Federal Rules to Require Methadone Clinic Accreditation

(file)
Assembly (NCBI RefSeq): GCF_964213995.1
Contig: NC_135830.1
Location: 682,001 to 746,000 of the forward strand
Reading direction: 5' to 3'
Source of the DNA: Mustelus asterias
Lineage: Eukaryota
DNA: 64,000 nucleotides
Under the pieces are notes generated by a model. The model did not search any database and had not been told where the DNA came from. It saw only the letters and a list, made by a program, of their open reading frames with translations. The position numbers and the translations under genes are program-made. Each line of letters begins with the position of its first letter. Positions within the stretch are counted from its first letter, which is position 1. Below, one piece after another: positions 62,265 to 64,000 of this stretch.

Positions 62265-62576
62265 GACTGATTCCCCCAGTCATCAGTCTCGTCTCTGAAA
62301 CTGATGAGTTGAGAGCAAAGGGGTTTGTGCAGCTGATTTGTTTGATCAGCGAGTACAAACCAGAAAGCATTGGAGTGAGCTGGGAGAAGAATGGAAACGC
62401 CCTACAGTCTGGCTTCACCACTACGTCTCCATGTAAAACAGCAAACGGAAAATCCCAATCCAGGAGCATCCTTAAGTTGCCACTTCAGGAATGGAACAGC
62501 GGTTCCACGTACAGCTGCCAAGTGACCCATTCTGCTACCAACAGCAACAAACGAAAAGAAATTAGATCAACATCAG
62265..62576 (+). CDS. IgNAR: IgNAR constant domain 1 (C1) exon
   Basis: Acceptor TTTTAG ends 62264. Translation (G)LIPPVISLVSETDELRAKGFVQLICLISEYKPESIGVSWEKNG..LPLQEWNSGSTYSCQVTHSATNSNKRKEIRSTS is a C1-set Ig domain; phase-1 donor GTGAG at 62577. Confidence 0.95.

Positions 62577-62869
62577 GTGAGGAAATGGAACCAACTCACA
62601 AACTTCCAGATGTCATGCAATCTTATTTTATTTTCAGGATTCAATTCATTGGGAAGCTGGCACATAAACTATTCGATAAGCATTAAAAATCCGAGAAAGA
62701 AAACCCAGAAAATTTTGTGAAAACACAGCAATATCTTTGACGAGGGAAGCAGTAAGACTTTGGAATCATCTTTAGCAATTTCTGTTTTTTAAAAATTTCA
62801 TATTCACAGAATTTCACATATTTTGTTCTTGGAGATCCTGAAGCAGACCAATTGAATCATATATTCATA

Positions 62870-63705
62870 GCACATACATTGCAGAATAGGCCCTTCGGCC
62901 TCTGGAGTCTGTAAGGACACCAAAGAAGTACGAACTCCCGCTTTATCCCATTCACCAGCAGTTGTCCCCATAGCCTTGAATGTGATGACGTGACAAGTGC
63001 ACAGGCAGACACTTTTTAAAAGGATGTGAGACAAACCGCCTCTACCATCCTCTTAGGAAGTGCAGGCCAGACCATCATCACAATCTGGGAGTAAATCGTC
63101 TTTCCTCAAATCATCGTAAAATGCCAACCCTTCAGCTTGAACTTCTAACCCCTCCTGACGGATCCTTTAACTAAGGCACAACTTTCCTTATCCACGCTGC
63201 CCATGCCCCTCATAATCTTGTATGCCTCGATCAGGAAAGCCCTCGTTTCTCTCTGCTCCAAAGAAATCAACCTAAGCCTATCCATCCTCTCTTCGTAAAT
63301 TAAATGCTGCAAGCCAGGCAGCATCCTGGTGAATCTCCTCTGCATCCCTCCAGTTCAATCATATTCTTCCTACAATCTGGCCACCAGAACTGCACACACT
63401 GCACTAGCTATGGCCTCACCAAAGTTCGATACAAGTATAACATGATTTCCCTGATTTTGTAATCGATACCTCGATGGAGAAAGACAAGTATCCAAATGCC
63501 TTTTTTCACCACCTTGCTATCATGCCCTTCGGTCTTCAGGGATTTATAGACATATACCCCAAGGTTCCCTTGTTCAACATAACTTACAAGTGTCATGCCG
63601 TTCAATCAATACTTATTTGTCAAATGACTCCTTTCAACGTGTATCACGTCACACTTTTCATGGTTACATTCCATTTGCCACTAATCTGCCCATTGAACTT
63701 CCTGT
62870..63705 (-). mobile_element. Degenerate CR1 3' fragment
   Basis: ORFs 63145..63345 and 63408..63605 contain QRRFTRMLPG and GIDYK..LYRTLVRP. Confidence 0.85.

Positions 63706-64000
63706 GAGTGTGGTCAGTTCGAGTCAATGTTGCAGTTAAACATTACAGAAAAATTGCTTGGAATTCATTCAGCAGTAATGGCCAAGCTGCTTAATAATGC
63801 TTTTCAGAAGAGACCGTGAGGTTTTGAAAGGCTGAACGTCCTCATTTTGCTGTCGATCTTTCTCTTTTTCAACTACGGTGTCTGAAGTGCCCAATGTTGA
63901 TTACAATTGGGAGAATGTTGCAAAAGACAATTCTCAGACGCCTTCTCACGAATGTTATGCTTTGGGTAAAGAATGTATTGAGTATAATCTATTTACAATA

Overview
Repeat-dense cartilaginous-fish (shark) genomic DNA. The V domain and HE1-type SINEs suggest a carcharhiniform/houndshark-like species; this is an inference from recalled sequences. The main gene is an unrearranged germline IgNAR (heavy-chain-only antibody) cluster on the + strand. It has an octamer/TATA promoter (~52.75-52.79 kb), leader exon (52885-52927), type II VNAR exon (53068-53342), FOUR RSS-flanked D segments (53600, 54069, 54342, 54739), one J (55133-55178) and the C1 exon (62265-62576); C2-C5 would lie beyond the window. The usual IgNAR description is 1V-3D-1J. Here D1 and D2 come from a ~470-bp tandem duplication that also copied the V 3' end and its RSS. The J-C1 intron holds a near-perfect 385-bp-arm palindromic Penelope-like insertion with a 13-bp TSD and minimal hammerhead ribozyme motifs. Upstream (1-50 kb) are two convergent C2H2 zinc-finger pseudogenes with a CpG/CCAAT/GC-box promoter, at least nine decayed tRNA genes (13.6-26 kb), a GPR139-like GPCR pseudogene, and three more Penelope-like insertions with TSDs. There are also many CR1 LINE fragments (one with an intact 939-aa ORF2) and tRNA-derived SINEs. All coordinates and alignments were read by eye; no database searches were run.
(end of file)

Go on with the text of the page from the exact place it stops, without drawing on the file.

The Substance Abuse and Mental Health Services Administration published new rules yesterday that will require methadone clinics to be accredited like hospitals and other health care facilities, the AP/Las Vegas Sun reports. While clinics have traditionally been inspected by the FDA, those inspections have been "widely criticized as inadequate." Under the new rules, SAMHSA will contract with private organizations -- such as the Joint Commission on Accreditation of Healthcare Organizations (JCAHO), which accredits hospitals -- to investigate methadone facilities and practices. The new rules also require clinics to "tailor therapy to addicts' differing needs" and to offer increased physician supervision. According to SAMHSA's substance abuse treatment chief, Dr. H. Westley Clark, the new rules also will no longer restrict all addicts to a six-day methadone supply; instead, recovering addicts in good standing for a year will be allowed to take home two-week supplies of the treatment, and those doing well after two years will be able to take home a month's worth of supplies, a measure that "should free some room in crowded methadone clinics." The AP/Las Vegas Sun notes that neighborhoods often object to methadone clinics' "controversial" presence and that some states have no clinics at all, while others have long waiting lists. Holly Catania of the New York-based Lindesmith Center-Drug Policy Foundation -- which advocates drug policy reform -- called the rules a "positive step forward" but noted that it is "unclear" how much accreditation will improve patient care, adding that she found it "disappointing [that] there's nothing in the regulations that would expand access to this lifesaving treatment." The White House Office of National Drug Control Policy estimates that only 20% of the nation's 980,000 heroin addicts receive treatment with methadone or another substance called LAMM; the FDA is also expected to approve a third therapy, the synthetic narcotic buprenorphine, later this year. To view the new regulations, go to http://www.samhsa.gov/news/click5_frame.html and click "Final Rule Published in the Federal Register." Please note that you will need Adobe Acrobat Reader to access the rules (AP/Las Vegas Sun, 1/17).This is part of the California Healthline Daily Edition, a summary of health policy coverage from major news organizations. Sign up for an email subscription.